Welcome to the LDA of IL website! Here you will find information to help you be more successful. If you have some ideas that you want to share, please send them to us.  There are many kinds of things that you can do to help yourself.

  1. Try to stay organized. Use one color for each subject so that your folder, spiral and textbook covers that are one color.
  2. Smart people always ask for help. Talk to your parents, teachers, counselors, and even principals to get the help you need.
  3. Decide the best time of day to do your homework and stick with that schedule.
  4. When you are doing your work, it might help to take short breaks.
  5. Use the below websites to help you do homework and learn more about different learning styles.
You are here: HomeFor StudentsPeople Who Made It

People Who Made It


Billy Blanks, creator of Tae Bo

“I was so uncoordinated that I literally could not walk and chew gum at the same time.”

John Irving,writer

"I could never have qualified for Exeter through normal admissions procedures; I was a weak student- as it turned out, I was dyslexic, but no one knew this at the time.

Jay Leno, comedian

“The admissions officer (at Emerson) said I wasn’t what they wanted. But I sat outside his office 12 hours a day until he said he’d let me in if I went to summer school.”

Stephen J. Cannell, writer/producer of many popular television shows

“Since I was always the stupidest kid in the class, it never occurred to me to try to be perfect. So I’ve always been happy as a writer just to entertain myself. That’s an easier place to start.”

Charles Schwab, entrepreneur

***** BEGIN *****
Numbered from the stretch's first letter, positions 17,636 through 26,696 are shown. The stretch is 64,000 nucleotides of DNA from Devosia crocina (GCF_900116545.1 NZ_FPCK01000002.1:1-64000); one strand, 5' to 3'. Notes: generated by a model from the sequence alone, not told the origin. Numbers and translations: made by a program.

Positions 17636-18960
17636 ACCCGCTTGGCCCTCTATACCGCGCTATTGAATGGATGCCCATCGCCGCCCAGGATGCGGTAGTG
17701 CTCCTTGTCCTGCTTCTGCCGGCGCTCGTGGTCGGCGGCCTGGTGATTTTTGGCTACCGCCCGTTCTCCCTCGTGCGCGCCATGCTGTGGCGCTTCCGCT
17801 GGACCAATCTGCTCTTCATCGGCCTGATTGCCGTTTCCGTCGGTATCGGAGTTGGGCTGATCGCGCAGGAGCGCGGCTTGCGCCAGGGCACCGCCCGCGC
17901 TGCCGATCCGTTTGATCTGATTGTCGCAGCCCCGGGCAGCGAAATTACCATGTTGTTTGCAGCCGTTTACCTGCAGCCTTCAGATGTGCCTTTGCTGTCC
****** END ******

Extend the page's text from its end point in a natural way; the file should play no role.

“In my case, I knew I wasn't that smart, in English anyway. But I've always felt that...I could imagine things much faster than some other people... That helped me in solving complicated business problems. I could visualize how things would look at the end of the tunnel.”

Don Coryell, football coach

“Dyslexia forced me to concentrate and think out problems. It also helped me to use my imagination to visualize solutions in new and different ways. I had to work harder, longer, and be more determined to succeed.”

Cyndi Lauper, singer

“Being dyslexic, I had a great fear of writing and couldn't read fast or aloud well. I felt nervous and sounded like a dummy. With the computer, I can write treatments for my videos. I can make the print size big and correct the spelling and, because I can read it, I don't have fear.”

Guy Ritchie, director

“Well, I'm severely dyslexic, and I went to 15 schools in 15 years. And the reason for that was because I couldn't string a sentence together on paper. And the only reason I got into writing was because no-one would give me a short film to direct and I was gagging to do one. So I had to write one out.”

Tommy Hilfiger, designer

"I performed poorly at school, when I attended, that is, and was perceived as stupid because of my dyslexia. I still have trouble reading. I have to concentrate very hard at going left to right, left to right, otherwise my eye just wanders to the bottom of the page."